When Jim told me it was 11:30, I was astonished that so much time had passed since I left home. With few words between us, Jim took off in the lead and I realized he was leading me to 3S and the truck. It took us 45 minutes to get there with Jim leading in a straight line. If I had tried to get there on my own once I was sure of my location, it would have probably taken me several more hours. However, I assured Jim I had already decided to return home, had I still been out there on my own.
It was 12:30 before I was on my way to Deadhorse in the truck and Jim was on his way back home. I knew it would be a long day. By the time I finished the various errands in Deadhorse and got back to 3S Pad, it was 6:00 PM. Jim was there again to meet me, since we needed two sleds to get the groceries, mail, and fuel drums home. Again, it was a long, round-about way home via the upriver crossing we had to make to get around the water. It was 9 PM by the time we were back in the house, exhausted and hungry.
So, how did I get so turned around out there in the morning? There were several factors. To start out, I had misunderstood Jim about which way to go once I was on the mainland. Secondly, once I was on the wrong trail, even though I was aware that it headed south at first, I thought it would eventually turn and get me to the right spot because I thought I was on the first trail he made to go get supplies at the pad NE of 3S, where I needed to be. My focus was solely on the vague trail in front of me. Thirdly, when I crossed the Miluveach River, I thought it was just a bit upriver on the creek we normally have to cross when driving to 3S Pad. Jim had mentioned that he crossed our old trail to 3S at the creek the day he got supplies last week, and this is the trail I thought I was on.
Anyway, I suppose an important lesson learned here is that I should have had my GPS with me even when I thought I would simply be following a trail and not need it.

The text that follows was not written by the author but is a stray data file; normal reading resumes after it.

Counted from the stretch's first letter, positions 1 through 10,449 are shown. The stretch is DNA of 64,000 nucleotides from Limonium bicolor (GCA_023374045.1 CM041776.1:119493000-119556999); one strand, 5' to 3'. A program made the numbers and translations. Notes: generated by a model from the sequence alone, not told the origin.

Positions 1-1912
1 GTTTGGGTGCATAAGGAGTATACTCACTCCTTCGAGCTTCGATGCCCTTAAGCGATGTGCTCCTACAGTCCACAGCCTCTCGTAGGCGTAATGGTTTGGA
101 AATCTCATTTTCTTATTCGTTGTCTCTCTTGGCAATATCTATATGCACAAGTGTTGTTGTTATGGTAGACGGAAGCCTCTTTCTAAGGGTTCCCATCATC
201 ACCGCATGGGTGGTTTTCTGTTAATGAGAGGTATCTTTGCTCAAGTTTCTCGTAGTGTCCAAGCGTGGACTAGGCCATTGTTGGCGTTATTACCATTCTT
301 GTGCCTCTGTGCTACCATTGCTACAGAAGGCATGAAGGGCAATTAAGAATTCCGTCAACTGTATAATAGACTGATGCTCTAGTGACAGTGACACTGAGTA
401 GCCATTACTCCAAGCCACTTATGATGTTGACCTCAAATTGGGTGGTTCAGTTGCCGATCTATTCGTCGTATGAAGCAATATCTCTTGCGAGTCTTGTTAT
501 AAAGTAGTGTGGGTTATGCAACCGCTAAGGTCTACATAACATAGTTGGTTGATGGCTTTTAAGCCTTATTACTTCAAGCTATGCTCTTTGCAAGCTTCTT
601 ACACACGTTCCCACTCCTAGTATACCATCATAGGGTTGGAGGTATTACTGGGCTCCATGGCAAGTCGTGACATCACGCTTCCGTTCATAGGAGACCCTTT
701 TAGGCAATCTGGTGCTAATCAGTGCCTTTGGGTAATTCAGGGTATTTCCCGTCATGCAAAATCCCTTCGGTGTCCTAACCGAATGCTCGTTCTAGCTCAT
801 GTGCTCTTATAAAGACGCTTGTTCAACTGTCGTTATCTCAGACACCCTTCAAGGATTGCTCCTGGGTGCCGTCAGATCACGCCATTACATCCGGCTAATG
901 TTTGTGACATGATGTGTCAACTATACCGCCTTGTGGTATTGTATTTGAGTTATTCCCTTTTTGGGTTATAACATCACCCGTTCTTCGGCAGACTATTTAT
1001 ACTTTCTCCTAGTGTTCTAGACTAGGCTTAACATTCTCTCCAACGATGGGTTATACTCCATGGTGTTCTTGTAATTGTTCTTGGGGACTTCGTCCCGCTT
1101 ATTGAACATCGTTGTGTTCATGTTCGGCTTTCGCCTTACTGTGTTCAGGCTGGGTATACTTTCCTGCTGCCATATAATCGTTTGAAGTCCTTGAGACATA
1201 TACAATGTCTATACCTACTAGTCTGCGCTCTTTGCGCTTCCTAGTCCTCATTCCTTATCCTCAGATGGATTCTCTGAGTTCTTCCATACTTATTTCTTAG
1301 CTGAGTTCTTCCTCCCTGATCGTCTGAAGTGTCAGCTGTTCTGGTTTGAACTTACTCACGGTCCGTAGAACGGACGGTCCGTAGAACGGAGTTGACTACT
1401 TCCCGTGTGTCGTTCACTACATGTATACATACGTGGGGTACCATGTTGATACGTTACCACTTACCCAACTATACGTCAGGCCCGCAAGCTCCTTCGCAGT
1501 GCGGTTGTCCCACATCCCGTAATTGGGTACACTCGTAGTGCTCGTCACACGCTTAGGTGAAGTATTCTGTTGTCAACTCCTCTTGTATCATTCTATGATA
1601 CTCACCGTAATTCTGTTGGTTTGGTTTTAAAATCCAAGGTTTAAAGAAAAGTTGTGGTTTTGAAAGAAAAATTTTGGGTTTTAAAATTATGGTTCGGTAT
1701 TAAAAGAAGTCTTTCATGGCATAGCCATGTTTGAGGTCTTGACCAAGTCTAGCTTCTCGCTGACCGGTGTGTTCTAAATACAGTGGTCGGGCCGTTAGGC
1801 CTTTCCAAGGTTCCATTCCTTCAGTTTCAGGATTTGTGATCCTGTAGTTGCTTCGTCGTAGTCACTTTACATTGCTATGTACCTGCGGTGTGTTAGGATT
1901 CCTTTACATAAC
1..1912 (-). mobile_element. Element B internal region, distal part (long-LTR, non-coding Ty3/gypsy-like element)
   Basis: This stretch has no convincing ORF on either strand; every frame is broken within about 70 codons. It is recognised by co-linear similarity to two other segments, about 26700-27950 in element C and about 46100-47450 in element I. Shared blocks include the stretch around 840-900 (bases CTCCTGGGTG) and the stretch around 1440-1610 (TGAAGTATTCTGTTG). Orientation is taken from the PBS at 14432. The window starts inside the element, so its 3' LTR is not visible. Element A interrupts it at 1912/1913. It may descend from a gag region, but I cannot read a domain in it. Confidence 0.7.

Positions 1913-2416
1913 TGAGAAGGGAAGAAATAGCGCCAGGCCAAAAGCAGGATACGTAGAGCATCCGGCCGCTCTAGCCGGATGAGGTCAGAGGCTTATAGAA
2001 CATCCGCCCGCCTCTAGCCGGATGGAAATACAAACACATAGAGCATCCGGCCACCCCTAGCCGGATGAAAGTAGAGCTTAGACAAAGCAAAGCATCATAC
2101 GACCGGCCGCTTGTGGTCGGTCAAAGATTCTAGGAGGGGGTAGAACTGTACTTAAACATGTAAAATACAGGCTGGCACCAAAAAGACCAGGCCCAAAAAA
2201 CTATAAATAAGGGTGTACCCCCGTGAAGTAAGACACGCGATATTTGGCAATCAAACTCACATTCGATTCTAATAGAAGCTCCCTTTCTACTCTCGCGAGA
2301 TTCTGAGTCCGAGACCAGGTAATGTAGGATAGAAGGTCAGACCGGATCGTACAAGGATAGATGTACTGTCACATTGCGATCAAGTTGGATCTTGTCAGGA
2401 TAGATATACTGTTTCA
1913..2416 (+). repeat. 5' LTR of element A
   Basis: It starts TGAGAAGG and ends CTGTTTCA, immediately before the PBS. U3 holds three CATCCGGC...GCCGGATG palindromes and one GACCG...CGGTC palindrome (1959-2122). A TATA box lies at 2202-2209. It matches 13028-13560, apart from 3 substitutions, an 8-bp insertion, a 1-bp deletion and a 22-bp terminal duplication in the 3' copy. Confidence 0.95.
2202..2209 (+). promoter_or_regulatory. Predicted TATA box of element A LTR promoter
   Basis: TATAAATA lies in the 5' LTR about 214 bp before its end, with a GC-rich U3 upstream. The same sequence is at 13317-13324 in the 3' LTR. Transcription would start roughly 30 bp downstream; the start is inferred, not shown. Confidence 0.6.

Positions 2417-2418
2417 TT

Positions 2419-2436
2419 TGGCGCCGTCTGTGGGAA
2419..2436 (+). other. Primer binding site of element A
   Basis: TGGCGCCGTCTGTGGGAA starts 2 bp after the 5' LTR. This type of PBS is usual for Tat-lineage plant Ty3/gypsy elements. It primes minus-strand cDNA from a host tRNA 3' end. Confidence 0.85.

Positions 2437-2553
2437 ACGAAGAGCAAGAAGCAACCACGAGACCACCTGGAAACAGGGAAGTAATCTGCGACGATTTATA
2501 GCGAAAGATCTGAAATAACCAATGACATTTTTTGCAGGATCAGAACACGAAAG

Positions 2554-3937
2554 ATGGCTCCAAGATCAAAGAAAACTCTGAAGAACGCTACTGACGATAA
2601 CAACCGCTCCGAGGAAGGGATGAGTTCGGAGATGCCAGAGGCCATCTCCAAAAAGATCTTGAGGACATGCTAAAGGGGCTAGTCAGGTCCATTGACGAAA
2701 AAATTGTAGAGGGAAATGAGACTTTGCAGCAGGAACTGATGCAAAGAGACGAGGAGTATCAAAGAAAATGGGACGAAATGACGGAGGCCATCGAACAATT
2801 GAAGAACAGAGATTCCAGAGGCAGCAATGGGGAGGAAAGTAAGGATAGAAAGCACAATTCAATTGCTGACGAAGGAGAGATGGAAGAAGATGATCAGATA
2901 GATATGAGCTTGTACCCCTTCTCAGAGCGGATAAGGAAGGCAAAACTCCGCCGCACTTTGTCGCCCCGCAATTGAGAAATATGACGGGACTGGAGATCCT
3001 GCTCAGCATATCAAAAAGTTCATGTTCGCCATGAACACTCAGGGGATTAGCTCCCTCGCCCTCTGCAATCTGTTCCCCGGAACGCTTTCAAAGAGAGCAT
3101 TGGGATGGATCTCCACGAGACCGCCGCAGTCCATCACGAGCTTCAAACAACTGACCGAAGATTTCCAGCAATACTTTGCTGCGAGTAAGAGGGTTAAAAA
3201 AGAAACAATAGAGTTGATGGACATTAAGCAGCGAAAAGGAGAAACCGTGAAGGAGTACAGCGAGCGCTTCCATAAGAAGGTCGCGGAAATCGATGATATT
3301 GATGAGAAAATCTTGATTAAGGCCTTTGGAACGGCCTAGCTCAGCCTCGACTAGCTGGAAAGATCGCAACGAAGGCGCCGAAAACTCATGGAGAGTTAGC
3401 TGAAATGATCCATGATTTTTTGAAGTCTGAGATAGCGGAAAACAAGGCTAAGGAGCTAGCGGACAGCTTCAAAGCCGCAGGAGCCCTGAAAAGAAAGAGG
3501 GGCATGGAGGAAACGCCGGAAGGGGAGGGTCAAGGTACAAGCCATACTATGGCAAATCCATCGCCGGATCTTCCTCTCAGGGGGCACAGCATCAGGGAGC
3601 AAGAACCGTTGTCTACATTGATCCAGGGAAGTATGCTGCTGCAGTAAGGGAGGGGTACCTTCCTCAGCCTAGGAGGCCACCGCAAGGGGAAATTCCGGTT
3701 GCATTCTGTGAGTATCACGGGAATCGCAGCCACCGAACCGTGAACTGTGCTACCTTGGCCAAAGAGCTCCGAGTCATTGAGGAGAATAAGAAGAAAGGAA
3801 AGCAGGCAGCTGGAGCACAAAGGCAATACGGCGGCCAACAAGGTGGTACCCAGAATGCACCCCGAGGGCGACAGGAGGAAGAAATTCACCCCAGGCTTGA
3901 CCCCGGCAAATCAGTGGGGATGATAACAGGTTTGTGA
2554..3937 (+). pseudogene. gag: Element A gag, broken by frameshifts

This is the second time Jim has had to come find me in the last few years when I was lost in a snow storm and whiteout. Both times, I was in no danger of severe cold, and would have eventually found my way home (I think), but having Jim find me got me to my destination possibly hours sooner then I would have on my own. Both Jim and I drove many unnecessary miles yesterday due to my mistakes. Jim takes such good care of me...if he can live through the trauma I cause him. :-)

Winter 2015

It has been a quiet winter so far here on the Colvile River Delta homestead, known as Colville Village. We slipped into freezing weather late September, and ice on the river was thick enough to set a fish net by October 3rd.  Ruby loves to go with 01c6e949090ca99bc6b3dc2e2411a77b52d025c299Jim and tries to help pull the sled. We do not fish commercially any longer, but only subsistently for what we need for ourselves and our dogs. We catch about 1000 # of fish in a few days and then pull the net for the season.

Late October, Jim made his anual trek south to visit our kids and take care of eye and dental appointments. He spent many extra hours cutting, splitting, and stacking extra wood for me, plus any other chores he coukd do ahead of time, before leaving. While he was gone,Teena “held down the fort” on the homestead and kept the house warm and comfy and generator fueled, serviced, and running smoothly. These days we have very modern and fast communications at the homestead that operate off a strong backup battery system, should electrical power fail, so Jim and I can stay in touch easily.  I did have one episode of  needing help, when the generator failed to restart properly after an oil change.  Thanks to cell phones, I was able to quickly get instructions on resetting an accidentally tripped toggle switch to the actuator on the generator.  Soon all was back to normal. 
While Jim was away from home he spent time with Aaron and Autumn, Isaac and family, and Derek and Cindy in the greater Anchorage area and then Jay and family in Fairbanks.

Jim & Aaron
When leaving the homestead to travel this time of year, we have to ride a snowmachine about 5 miles across the river and tundra to the closest point on the year-round road system to where we access our pickup truck.  There we switch modes of transportation, and drive 2 1/2 hours to Deadhorse where the commercial airlines operates.  Then a jet ride to Fairbanks or Anchorage. Reverse this to return home.
A few weeks after Jim returned home, Teena left for 10 days to enjoy some time with family and friends… mostly kids, and grandkids.